• Sep. 21st, 2010 at 12:31 AM
beth_shulman: (book: meg powers)
In case you were wondering what I'm doing up here--and I think it's a safe bet that right now I am, so that makes at least two of us--I'm here because I wrote a book, called The Graveyard Book, that was awarded the 2009 Newbery Medal.

This means that I have impressed my daughters by having been awarded the Newbery Medal, and I impressed my son even more by defending the fact that I had won the Newbery Medal from the hilarious attacks of Stephen Colbert on The Colbert Report, so the Newbery Medal made me cool to my children. This is as good as it gets.

You are almost never cool to your children...

It was 5:45 in the morning. No one had died, though, I was fairly certain of that. My cell phone rang.

"Hello. This is Rose Trevino. I'm chair of the ALA Newbery committee ..." Oh, I thought, blearily. Newbery. Right. Cool. I may be an honor book or something. That would be nice. "And I have the voting members of the Newbery committee here, and we want to tell you that your book ..."

"THE GRAVEYARD BOOK," said fourteen loud voices, and I thought, I may be still asleep right now, but they probably don't do this, probably don't call people and sound so amazingly excited, for honor books ...

"... just won ..."

"THE NEWBERY MEDAL," they chorused. They sounded really happy. I checked the hotel room because it seemed very likely that I was still fast asleep. It all looked reassuringly solid.

You are on a speaker-phone with at least fifteen teachers and librarians and suchlike great, wise, and good people, I thought. Do not start swearing like you did when you got the Hugo Award. This was a wise thing to think because otherwise huge, mighty, and four-letter swears were gathering. I mean, that's what they're for. I think I said, You mean it's Monday? And I fumfed and mumbled and said something of a thank you thank you thank you okay this was worth being woken up for nature.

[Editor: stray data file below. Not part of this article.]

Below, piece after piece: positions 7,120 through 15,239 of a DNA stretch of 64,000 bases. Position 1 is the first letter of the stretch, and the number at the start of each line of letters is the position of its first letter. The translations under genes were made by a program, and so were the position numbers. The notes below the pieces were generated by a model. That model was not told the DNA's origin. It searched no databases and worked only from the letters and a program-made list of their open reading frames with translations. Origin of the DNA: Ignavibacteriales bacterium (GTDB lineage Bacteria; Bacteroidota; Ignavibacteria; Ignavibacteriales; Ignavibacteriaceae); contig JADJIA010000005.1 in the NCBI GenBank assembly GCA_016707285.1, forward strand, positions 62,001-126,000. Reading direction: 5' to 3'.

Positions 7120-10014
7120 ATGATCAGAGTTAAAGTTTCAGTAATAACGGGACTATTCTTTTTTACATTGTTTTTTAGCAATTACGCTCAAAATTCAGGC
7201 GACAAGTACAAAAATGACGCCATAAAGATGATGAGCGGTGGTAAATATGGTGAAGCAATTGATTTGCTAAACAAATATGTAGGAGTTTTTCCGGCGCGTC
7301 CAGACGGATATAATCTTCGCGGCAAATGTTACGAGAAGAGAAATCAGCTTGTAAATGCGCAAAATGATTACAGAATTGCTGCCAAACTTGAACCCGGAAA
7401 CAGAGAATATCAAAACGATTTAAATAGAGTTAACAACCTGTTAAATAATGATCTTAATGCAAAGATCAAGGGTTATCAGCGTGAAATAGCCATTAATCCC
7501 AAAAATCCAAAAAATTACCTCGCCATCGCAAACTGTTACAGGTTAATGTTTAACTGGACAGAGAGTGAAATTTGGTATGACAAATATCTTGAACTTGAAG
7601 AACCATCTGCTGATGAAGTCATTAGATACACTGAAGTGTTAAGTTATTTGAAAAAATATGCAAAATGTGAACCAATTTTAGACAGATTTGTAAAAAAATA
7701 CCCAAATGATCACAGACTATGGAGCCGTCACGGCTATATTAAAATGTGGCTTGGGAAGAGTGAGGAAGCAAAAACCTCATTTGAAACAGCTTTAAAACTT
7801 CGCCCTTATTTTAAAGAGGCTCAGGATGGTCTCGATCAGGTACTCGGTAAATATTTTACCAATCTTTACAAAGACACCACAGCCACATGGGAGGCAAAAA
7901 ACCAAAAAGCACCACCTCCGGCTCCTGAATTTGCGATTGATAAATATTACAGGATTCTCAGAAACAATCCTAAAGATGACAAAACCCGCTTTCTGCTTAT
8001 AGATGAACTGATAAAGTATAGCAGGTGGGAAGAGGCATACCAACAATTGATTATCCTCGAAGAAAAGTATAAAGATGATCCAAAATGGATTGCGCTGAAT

And then the world went mad... )

Neil Gaiman

  • Sep. 7th, 2010 at 8:17 PM
beth_shulman: (book: wizard heir)
"People think dreams aren't real just because they aren't made of matter, of particles. Dreams are real. But they are made of viewpoints, of images, of memories and puns and lost hopes."

Neil Gaiman

  • Aug. 2nd, 2010 at 12:44 AM
beth_shulman: (Default)
“Things need not have happened to be true. Tales and adventures are the shadow truths that will endure when mere facts are dust and ashes and forgotten."

Neil Gaiman

  • Jun. 29th, 2010 at 3:46 PM
beth_shulman: (books)
"You get ideas from daydreaming. You get ideas from being bored. You get ideas all the time. The only difference between writers and other people is we notice when we're doing it."

Neil Gaiman

  • May. 25th, 2010 at 4:51 PM
beth_shulman: (black and white tree scene)
"I've been making a list of the things they don't teach you at school. They don't teach you how to love somebody. They don't teach you how to be famous. They don't teach you how to be rich or how to be poor. They don't teach you how to walk away from someone you don't love any longer. They don't teach you how to know what's going on in someone else's mind. They don't teach you what to say to someone who's dying. They don't teach you anything worth knowing." (The Kindly Ones)

Neil Gaiman

  • May. 25th, 2010 at 4:46 PM
beth_shulman: (Default)
“We who make stories know that we tell lies for a living. But they are good lies that say true things…”